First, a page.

Sonal Gupta who works as a Social Media Expert in a marketing company in Noida, spoke to us about her travel experience of Raithal, Uttarakhand. This is her personal account of the trip to the village Raithal and Dayara Bugyal:
It was in the month of July 2018 that I came to know about this organization MylocalDost. I had heard a lot about them through my colleagues and I was curious to explore the offbeat experience that these guys offer. I spoke to Andrew, Founder of MylocalDost, and asked if I could experience something unconventional that they offer and also reminded that I will be travelling solo (victim of typical spoiler group). Coincidentally, Andrew informed that he and his team will be out on scouting a place called Raithal in Uttrakhand that they believe has the potential to host offbeat travel seekers. Honestly, it was the first time I had heard of this place. I had traveled before to Dehradun, Mussourie and Nainital, with my friends, and that were the only tourist places I knew in Uttarakhand. It really made me curious when Andrew shared about Raithal and trusting the reputation that MylocalDost carries, I just went for it without the second thought. I knew I was in for a new experience altogether from the moment we started our journey to Raithal in the car.
Throughout the road trip, we slowly observed the scenery and landscape changing, the mountains getting greener, the temperature dropping and watched the city slowly fade away from our sight. For me, it was an unexplainable twelve-hour drive on a perfect road and greenery all the way, something I had never experienced before and ofcourse a happening team to be with. I could not believe that Uttarakhand could be so green; courtesy to the monsoons. Also, it broke my myth of avoiding hills during the monsoons; if you haven’t tried going to the hills during the rains, you have certainly missed something in your life.
By-passing Mussoorie, crossing the famous town of Uttarkashi, we took an elevated road from Bhatwari to Raithal. Oh My God! The stretch from Bhatwari to Raithal – the last miles – were THE BEST part of the road trip. Lush green mountains with blooming white flowers, welcomed us and made us believe what a Fairyland could be. Words can’t express the sight it was.
Finally, we reached Raithal and few showers welcomed us – icing on the cake. I just spread my arms as wide as I could to just feel the fresh air that we long for in our polluted cities. I do not know when was the last time I did something like this. After reaching Raithal, the first person to welcome us was Kaalu (Pahadi Dog) and it just made my day. Kaalu literally guided us to the farmstay (where we were supposed to stay), which was one km trek from the main road of the Raithal village. I was informed by the team that dogs are the best trekking companions and Kaalu was literally proving it. I had never seen such a gesture before by a dog which actually greeted and guided us. I was in love with him.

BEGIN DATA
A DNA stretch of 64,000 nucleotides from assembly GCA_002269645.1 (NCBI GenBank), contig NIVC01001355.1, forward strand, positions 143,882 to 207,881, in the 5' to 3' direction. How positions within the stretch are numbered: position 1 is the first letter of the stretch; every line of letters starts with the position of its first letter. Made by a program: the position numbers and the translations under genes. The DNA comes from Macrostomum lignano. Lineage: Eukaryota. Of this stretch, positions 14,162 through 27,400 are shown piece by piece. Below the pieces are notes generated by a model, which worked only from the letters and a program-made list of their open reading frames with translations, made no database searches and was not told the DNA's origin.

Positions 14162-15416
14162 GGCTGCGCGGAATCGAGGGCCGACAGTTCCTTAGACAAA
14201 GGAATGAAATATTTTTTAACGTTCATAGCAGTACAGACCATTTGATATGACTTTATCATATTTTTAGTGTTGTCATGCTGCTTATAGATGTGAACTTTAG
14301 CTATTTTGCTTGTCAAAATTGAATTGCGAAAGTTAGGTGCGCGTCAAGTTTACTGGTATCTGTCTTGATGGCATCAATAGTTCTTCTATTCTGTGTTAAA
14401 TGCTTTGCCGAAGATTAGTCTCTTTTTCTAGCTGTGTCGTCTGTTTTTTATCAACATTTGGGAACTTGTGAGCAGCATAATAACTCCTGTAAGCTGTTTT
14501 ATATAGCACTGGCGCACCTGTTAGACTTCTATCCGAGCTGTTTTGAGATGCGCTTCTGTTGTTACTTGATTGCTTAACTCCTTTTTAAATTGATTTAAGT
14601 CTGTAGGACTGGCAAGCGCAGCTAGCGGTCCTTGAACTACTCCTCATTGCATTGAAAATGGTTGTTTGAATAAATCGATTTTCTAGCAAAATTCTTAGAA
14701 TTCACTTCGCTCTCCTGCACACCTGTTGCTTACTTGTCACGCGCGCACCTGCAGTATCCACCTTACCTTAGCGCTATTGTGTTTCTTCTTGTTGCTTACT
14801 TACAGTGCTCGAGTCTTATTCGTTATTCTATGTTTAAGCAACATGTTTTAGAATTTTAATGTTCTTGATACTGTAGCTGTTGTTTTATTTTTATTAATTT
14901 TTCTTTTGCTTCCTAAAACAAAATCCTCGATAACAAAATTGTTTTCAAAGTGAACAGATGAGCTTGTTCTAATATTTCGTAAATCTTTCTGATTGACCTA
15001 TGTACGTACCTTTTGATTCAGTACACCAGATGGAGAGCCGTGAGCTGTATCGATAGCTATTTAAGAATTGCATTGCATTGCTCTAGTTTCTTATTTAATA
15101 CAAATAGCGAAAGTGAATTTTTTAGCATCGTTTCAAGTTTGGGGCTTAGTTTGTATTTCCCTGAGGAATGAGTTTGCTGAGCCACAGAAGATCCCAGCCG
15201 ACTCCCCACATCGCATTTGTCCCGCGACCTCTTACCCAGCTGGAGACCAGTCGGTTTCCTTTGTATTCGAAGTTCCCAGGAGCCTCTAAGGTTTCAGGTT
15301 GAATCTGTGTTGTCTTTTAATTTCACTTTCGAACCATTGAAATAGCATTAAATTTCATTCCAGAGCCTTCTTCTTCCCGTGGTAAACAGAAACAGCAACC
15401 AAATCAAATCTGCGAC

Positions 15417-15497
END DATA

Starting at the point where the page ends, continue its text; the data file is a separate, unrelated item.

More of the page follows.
On our trek, we could see the plastic cans and packets dumped along the way, as it was also the trail to the Dayara Bugyal trek (famous amongst hikers). The MylocalDost team, after such a long journey and then a steep trek, was quick to attend to the plastic garbage that was hindering the beauty of the place and came trekking to the farmstay with a bag full of plastic.
Finally, Kaalu took us to the farmstay, we met the local dost, Priyanka Rana, who was managing the farmstay on her own and thus, waving the women empowerment flag high. Apparently she is the princess of the Raithal village but to earn a living for herself she works at the homestay as the manager. She was supported by a local chef who was there at her disposal. They welcomed us to their dining areas, which was a thatched roof and the very first thing that came to my mind that it looked like a Goan shack. A warm tea and cookies welcomed us and we were shown our cottages where the team would be staying.
The view from the cottage was very serene, with white flowers in full bloom over the green meadow.And, the best part was the view of the Shrikhand Mahadev and Bandarpunch snow-clad peaks. These names, again I was hearing for the first time, but the moments were so beautifully captured in my brain, that now I remember all the names of peaks, villages, food, etc. J The room was made of wood which displayed the local architecture with large windows giving us spectacular views of the beauty around. A lil’ balcony to sit out and sip hot tea/coffee and cherish the sounds of numerous birds and see the clouds passing by. Just loved it!
Such an offbeat location, mesmerizing views, so close to nature, authentic hospitality by the local dost (as MylocalDost says), and so non-touristy place/thing.
So far, so Good, and so MylocalDost-kind-of-place. I asked for Gold and these guys gave me a Solitaire. And, my decision to come with them added more fun to the trip as I could see how MylocalDost works behind the curtains. And, they were the most interesting and funny people to be with, I was glad that my group ditched me and I could get a chance to be with these guys.
Soon, a bell rang similar to what we have heard/seen in the schools of villages. I was expecting some children running out of some shed nearby but to my surprise, it was the call by the chef from the kitchen area for the lunch. That was really nostalgic and cool. We all gathered at the dining area quickly for the one and only food as throughout our travelling, we skipped proper meals and enjoyed fruits and juices.
Priyanka served us with Rajma, Chapati, Rice and a vegetable dish. It looked pretty usual meal but tasted really different. It wasn’t the same Rajma-Chawal that I have at home. And, curiously I asked Priyanka that what Rice or Chapati or Rajma was it. She explained that all of those were locally sourced and were known as Himalayan Rice and Harshil Rajma.
I had heard a lot about local food through Andrew (who’s quite foody and is a non-veg lover) but was skeptical as to how would it taste whether my taste buds would be up for it or not.